Sightfished over a dozen cobia, to keep 2 per boat. No gaf allowed anymore so all net and release. Biggest went 65lbs
Caught a limit of nice sized spade fish
Sightfished a school of 1000 plus citation class drum until our arms were toast (~30 between the two of us)

Conditions were less than ideal and we still caught more fish in a day than I do in a month here at home.
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Post Options Post Options   Thanks (0) Thanks(0)   Quote Big Basstard Quote  Post ReplyReply Direct Link To This Post Posted: 26 July 2016 at 8:55pm
At one time....

There were so many Weakfish......everywhere...in NJ anyway.

Now there's a one fish per day limit and a 13" minimum.

When I was a kid not even a "kid" would keep a 13" Weakfish if he reeled one in....it just wasn't done.....people would laugh at you....some might call you names.

And there was zillions of 13" and smaller Spikes everywhere around docks...in the backwater....and it was common to see them inside Tiderunners and Bluefish when gutted...

So where did they all go?

These days....a town that called itself..."THE WEAKFISH CAPITOL OF THE WORLD"...and had a great big sign stating it....just simply isn't anymore. Long gone are the days when headboats loaded with idiots who had to be shown which end of the rod to hold......as are the giant fleet(s) of headboats themselves.

And them neophytes used to catch big too....I know as I used to have my shingle with "FISH CLEANED...10 CENTS APIECE" attached to my bike and I met the head boats at the public dock and applied my trade....and was about the richest kid in Southern NJ even though my parents never as much as bought me a candy bar.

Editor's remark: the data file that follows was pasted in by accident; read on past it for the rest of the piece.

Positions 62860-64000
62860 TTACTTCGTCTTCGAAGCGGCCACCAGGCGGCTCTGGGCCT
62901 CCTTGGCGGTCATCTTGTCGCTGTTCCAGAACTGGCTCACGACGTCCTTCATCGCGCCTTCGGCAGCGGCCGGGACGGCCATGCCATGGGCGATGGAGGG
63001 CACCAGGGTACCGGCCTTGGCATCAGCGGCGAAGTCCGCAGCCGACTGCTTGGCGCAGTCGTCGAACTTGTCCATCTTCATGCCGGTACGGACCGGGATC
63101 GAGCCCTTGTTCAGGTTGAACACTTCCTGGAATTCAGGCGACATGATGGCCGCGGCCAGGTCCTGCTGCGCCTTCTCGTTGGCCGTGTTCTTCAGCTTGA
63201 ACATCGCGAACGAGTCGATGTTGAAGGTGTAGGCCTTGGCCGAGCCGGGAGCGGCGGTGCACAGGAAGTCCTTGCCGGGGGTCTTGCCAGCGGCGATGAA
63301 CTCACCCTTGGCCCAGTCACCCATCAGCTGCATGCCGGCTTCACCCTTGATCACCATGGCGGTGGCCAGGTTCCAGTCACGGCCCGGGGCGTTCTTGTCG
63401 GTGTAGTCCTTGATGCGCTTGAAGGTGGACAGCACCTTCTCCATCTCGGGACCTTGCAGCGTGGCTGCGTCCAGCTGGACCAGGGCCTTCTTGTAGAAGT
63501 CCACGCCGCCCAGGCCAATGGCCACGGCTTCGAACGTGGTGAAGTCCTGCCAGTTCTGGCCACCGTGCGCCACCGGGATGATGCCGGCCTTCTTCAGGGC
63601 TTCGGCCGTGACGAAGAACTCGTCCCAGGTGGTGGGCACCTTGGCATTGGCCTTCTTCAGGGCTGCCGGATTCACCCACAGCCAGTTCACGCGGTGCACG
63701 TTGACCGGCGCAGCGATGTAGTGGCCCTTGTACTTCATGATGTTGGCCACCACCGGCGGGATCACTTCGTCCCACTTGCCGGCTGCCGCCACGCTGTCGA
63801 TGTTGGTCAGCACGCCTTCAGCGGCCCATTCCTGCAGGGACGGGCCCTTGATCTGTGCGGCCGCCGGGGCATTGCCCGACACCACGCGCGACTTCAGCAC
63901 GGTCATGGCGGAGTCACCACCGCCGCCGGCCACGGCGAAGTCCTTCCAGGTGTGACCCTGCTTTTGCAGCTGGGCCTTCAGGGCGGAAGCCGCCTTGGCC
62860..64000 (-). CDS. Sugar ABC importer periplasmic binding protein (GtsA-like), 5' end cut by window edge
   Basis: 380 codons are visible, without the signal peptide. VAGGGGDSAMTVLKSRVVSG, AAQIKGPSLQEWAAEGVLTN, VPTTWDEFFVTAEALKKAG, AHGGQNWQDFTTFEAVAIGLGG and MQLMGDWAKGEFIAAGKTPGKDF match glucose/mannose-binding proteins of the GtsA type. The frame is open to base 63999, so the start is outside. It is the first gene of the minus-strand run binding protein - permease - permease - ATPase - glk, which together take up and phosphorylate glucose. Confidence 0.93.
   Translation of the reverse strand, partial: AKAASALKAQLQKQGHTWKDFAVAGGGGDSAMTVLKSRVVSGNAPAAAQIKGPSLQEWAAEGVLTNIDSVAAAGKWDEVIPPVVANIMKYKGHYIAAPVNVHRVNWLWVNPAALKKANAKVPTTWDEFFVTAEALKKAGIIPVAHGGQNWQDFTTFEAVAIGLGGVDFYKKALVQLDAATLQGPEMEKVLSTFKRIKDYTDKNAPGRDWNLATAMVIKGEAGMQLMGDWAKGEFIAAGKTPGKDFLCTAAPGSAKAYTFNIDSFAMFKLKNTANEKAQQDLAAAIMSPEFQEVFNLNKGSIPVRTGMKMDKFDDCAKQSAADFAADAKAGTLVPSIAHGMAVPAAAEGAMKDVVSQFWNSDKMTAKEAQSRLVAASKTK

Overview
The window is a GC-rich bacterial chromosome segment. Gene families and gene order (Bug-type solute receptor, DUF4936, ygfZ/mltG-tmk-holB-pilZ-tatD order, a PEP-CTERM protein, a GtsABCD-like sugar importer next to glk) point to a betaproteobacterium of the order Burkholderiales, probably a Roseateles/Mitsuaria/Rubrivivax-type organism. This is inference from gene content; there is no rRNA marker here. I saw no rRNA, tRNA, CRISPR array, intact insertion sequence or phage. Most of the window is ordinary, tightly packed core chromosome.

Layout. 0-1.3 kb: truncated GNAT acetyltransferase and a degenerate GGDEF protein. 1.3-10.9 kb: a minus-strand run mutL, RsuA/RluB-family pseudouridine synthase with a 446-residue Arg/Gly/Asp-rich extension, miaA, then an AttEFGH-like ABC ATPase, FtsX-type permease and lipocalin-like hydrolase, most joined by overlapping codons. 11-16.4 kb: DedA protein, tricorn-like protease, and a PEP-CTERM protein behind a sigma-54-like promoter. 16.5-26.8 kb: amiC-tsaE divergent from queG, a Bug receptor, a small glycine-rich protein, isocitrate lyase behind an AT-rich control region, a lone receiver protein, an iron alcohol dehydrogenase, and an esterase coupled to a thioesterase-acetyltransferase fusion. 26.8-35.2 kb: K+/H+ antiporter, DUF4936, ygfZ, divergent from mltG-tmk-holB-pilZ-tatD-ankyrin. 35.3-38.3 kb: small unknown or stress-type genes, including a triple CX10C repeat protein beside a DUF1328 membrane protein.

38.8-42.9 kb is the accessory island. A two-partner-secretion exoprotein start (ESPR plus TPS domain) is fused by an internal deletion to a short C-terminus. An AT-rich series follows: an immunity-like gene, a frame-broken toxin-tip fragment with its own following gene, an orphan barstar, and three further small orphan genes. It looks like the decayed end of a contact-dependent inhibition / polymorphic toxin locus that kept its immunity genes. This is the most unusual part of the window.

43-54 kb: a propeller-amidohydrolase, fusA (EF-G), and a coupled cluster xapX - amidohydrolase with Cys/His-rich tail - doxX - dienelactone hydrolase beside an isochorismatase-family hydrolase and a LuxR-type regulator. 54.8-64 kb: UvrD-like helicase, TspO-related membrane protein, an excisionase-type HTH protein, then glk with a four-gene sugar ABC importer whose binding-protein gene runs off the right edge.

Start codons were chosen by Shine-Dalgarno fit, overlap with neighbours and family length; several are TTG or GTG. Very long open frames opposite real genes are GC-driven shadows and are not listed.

So where did all them fish go?

Really! Does anyone ever really think about it? Or any other fish for that matter?

When I got to be in my 30's I had my own boat and ran "6-pack charters". The difference with my charters is that I placed one 150 cooler with a 50 pound block of ice in it and when it was full of fish....even if it only took an hour....the charter was over.....and to those who showed up with "drum"....well.....I made sure everyone knew ahead of time that we just don't do that on my boat.

The shortest charter was back at the dock a little past 0800...as we hit Tiderunners just outside the inlet and bailed them until the lid on the cooler wouldn't close......even with the block of ice removed...

So where did they go?